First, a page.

The One Chronic Illness Symptom I Wish I Could Get Rid Of


If you were given the opportunity to get rid of just one of your chronic illness symptoms, which would you choose? 

Those who know my situation would probably think I would choose to get rid of the searing pain. Or dizziness. Or the inability to walk more than a few feet. Or the overwhelming sensory sensitivity that makes me feel assaulted by noise, light and smells. And don’t get me wrong, I would love to get rid of all those symptoms, and many others, if I had the choice. 

But the absolute top of my list is a symptom that often isn’t at all obvious to others: cognitive impairment. Even those closest to me, who have to help me deal with its effects, are unable to see the full devastating impact of it. 

Part of the problem, in terms of people being able to “see” the impairment, is that I’m still intelligent, and I can at times be very articulate, especially when I’m running on adrenaline. Plus, I naturally only talk about the things that my brain has been able to come up with, rather than things I have forgotten or am unable to process. So the impairment is all the more hidden, but it’s no less devastating. 

There are times when I can’t walk because my muscles are too weak or are paralyzed, but there are also times when my muscles will work but I can’t walk because I can’t remember how. Or times when I can’t communicate because I can’t translate thoughts into words. Or times when I have to be given detailed step-by-step instructions on how to sit up and get out of bed because I can’t work it out. Or it doesn’t occur to me to eat even though I’m hungry and food is in my line of sight. My brain recognizes the problem but just doesn’t suggest a solution or even think to look for one.  

Mistakes, forgetting simple things and using incorrect words are all common occurrences. I frequently forget my daughter’s date of birth. I even forgot how to spell her name once. I often can’t eat or walk if someone is talking because my brain can’t process both things at once. I’m unable to follow the plots of books and TV shows.

I have no idea exactly how old I am or my husband is. My mom has taken to texting me subtle reminders before my husband’s birthday so that I don’t forget it. I use my phone a lot to remind me what day, date and month it is, but I’m still often confused.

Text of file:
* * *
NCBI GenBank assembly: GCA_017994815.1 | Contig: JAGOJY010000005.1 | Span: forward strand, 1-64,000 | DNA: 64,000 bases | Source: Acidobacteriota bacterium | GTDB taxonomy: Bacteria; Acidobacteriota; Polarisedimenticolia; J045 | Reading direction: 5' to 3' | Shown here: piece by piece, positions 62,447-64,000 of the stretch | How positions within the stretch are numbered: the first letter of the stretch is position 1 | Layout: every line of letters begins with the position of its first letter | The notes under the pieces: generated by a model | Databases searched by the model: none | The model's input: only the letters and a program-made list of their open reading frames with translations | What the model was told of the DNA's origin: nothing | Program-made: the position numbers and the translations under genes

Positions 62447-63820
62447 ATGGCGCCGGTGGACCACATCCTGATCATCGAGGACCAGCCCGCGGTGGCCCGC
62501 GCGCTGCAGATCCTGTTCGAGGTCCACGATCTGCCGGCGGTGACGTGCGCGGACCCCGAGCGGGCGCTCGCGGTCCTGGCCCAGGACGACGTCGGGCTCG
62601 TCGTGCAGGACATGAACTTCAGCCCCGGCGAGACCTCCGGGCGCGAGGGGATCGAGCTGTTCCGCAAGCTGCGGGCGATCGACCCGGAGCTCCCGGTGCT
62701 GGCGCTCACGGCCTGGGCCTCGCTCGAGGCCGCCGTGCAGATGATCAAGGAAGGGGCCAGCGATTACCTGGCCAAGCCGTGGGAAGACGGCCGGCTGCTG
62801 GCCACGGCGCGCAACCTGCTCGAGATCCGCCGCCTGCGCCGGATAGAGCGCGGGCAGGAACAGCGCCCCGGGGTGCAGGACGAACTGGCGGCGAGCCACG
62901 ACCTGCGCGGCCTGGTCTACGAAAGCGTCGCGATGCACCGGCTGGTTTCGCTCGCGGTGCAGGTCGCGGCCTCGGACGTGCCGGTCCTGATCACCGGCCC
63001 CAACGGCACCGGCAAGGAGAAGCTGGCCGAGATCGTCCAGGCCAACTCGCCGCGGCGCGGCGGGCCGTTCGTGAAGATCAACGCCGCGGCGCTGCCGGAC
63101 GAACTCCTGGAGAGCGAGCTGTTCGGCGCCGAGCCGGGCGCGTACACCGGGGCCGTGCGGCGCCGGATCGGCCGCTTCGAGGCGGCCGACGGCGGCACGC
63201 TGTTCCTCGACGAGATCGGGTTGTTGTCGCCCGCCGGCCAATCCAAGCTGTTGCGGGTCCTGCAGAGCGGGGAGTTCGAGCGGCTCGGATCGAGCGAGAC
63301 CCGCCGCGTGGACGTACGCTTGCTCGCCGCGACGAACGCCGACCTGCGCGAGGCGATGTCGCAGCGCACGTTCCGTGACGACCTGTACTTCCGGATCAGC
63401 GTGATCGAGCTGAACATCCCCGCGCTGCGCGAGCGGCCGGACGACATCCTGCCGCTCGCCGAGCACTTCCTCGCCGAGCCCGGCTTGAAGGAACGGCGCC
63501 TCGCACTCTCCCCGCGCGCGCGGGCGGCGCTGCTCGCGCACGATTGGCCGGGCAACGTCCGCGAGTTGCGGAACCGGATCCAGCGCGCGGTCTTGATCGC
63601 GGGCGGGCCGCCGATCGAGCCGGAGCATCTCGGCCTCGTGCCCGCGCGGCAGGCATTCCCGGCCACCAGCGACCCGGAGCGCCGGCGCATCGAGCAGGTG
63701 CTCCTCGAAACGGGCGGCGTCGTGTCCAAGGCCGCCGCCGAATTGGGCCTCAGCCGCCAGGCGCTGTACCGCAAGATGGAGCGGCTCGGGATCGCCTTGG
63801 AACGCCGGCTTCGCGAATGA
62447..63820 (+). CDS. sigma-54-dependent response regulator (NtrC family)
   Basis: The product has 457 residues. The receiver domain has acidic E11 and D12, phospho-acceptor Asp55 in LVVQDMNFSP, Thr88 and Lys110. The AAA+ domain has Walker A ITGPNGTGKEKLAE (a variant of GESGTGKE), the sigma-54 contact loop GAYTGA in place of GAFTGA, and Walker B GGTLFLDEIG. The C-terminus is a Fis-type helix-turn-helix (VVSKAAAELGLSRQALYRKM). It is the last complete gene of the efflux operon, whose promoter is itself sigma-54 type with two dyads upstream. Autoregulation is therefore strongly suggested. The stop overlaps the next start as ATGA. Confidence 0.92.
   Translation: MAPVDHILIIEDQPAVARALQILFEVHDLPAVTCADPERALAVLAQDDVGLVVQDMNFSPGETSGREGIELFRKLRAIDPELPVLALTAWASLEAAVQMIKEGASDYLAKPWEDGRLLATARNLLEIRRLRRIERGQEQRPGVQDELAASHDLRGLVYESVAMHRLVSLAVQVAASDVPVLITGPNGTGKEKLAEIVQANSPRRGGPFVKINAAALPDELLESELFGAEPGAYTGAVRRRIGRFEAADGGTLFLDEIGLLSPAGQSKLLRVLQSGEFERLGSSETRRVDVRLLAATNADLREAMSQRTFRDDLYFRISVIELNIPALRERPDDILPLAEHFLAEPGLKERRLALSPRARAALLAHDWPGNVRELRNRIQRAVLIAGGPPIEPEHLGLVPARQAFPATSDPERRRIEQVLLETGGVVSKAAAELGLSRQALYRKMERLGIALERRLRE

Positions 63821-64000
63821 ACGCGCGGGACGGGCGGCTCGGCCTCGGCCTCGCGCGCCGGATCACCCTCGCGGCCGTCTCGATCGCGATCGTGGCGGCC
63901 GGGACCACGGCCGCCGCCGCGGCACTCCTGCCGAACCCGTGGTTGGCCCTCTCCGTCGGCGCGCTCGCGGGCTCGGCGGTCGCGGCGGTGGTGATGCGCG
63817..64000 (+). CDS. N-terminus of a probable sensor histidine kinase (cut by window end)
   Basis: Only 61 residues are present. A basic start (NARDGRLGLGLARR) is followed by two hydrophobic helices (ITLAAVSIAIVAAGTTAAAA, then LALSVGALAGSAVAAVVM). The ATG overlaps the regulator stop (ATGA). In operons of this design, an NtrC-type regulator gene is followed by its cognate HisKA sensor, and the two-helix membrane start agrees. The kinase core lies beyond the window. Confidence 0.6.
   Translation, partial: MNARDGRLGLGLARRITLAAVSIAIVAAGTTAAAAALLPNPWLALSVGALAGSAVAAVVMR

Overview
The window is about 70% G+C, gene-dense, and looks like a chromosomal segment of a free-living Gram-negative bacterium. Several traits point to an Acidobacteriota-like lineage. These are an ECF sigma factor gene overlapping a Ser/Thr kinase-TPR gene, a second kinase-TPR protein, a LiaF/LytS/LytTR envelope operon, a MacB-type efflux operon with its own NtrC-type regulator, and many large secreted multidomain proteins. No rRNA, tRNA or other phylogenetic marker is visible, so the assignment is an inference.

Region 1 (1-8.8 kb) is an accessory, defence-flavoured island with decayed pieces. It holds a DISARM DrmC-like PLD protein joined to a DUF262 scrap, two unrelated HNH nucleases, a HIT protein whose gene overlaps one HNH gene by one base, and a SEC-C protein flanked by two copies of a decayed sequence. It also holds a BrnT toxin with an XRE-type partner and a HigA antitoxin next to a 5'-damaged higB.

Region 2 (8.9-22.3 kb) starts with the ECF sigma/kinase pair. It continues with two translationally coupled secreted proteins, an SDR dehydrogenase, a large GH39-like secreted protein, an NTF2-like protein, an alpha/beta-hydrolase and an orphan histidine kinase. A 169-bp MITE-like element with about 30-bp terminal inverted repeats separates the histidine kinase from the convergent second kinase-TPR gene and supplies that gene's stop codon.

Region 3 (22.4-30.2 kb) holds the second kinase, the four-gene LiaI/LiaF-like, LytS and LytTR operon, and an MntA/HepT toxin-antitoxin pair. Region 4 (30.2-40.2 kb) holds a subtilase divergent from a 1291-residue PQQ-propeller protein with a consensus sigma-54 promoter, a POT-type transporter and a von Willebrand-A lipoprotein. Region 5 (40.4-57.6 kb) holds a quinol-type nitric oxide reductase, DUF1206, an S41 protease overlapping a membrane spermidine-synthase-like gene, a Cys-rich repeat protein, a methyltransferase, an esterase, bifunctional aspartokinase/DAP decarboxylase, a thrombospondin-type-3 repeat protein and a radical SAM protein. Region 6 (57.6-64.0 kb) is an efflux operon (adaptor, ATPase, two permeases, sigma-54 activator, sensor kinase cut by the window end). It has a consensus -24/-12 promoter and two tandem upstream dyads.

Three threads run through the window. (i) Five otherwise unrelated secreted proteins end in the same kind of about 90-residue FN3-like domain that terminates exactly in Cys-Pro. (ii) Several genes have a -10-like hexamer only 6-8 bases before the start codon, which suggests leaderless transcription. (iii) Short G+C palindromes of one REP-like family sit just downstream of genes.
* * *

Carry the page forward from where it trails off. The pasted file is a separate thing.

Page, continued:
A couple of months ago, I saw something about Easter, so I assumed we were in springtime when actually it was autumn. I often have to get help from my mom over the phone on how to do simple tasks or make simple decisions. My brain can’t be trusted or relied on. 

I hate it. It makes me feel embarrassed, lost, frightened and vulnerable. Having a body that doesn’t work very well is rubbish, horrible and excruciatingly painful. But having a brain that doesn’t work very well makes me feel like my very self is being stripped away. And I think it’s particularly cruel that the disease I have requires careful management of every activity, an assessment of the risks versus benefits and an analysis of the most efficient way of doing it, and yet that same disease also takes away my brain’s ability to do such thinking.

I remember a day a couple of years ago when a doctor was due to visit me at home. I knew in advance that I might not be up to going downstairs so the meeting might have to take place upstairs. But I forgot about this on the day of the appointment and went downstairs. My mom was staying with me at the time, and she could see that I was physically struggling. She said, “We should have had the meeting upstairs.” I replied, “I know, but I forgot to think about it.”  

If I am completely honest, there are some positive sides to cognitive impairment. It can be funny if you make a mistake and can laugh at yourself. I can experience surprises several times over because I don’t remember that I’ve already seen things. The postman delivering something I’ve ordered is always interesting because I have no idea what it might be. Cognitive impairment also stops me dwelling on things like how difficult and depressing my situation is; I am often in a state of blissful ignorance, for which I am thankful. And it has taught me to focus on one thing at a time, so things get my full attention, and I have learned to be kinder to myself and less critical of my mistakes. 

That being said, I still hate the cognitive impairment, and I really wish I could get rid of it. It would enable me to manage all my other symptoms so much better and allow me to think of better solutions to many of the challenges I face. It would stop me feeling so lost, frightened and vulnerable. It would make me feel a bit more like me again. 

We want to hear your story. Become a Mighty contributor here.

Lead photo source: Thinkstock Images


Find this story helpful? Share it with someone you care about.